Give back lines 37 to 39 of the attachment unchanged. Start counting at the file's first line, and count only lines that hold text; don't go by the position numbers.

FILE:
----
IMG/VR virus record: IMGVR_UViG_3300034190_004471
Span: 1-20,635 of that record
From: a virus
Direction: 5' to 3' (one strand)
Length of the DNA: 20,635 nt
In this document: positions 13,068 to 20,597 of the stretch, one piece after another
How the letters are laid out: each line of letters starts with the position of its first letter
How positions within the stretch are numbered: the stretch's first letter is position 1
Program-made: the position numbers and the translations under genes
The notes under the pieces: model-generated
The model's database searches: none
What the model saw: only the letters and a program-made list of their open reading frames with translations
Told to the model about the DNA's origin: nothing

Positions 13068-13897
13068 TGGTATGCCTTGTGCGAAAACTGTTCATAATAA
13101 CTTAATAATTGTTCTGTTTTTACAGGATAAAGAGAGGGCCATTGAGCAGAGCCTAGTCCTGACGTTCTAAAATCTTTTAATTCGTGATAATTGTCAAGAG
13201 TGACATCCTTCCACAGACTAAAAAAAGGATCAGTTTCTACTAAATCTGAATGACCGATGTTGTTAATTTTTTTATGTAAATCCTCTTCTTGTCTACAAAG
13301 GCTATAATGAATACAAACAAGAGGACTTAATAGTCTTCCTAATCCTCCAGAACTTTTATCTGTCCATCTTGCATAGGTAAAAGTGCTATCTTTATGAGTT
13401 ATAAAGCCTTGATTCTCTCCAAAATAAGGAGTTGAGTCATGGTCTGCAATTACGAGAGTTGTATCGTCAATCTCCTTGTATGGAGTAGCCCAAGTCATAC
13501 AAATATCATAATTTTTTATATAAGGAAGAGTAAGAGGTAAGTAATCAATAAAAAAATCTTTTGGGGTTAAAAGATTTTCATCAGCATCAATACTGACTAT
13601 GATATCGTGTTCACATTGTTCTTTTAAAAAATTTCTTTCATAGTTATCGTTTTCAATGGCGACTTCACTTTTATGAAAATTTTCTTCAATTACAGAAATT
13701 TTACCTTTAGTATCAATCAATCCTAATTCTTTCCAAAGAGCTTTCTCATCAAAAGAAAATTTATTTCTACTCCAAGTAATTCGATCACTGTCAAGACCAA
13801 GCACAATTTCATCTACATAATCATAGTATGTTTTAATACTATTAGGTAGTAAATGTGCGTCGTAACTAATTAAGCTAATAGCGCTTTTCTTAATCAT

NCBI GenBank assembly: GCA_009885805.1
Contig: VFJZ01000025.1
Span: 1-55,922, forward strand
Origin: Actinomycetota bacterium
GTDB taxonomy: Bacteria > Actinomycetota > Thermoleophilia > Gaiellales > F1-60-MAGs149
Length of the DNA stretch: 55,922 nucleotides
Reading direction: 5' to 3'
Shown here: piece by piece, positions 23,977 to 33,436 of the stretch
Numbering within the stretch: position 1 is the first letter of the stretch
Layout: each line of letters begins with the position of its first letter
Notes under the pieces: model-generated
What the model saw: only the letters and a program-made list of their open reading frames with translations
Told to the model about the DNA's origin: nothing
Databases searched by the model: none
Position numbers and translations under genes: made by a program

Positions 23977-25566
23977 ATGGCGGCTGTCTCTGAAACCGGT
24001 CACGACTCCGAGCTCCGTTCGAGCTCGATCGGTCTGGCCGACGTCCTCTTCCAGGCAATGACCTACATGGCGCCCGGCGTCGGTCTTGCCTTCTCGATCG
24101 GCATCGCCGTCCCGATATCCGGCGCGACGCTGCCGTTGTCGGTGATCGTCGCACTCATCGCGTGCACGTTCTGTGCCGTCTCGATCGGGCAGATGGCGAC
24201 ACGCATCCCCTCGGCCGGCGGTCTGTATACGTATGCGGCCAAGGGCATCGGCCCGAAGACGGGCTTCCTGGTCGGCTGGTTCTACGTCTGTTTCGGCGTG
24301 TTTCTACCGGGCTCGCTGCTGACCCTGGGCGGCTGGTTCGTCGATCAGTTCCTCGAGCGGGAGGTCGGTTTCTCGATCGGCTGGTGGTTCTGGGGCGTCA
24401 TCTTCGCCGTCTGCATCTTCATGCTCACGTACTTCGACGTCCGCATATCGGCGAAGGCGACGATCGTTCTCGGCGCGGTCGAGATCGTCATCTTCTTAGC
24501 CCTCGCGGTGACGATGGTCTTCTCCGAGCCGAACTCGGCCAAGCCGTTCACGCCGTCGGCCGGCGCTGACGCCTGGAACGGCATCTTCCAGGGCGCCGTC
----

Databases searched by the model: none
Position numbers and translations under genes: made by a program

Positions 23977-25566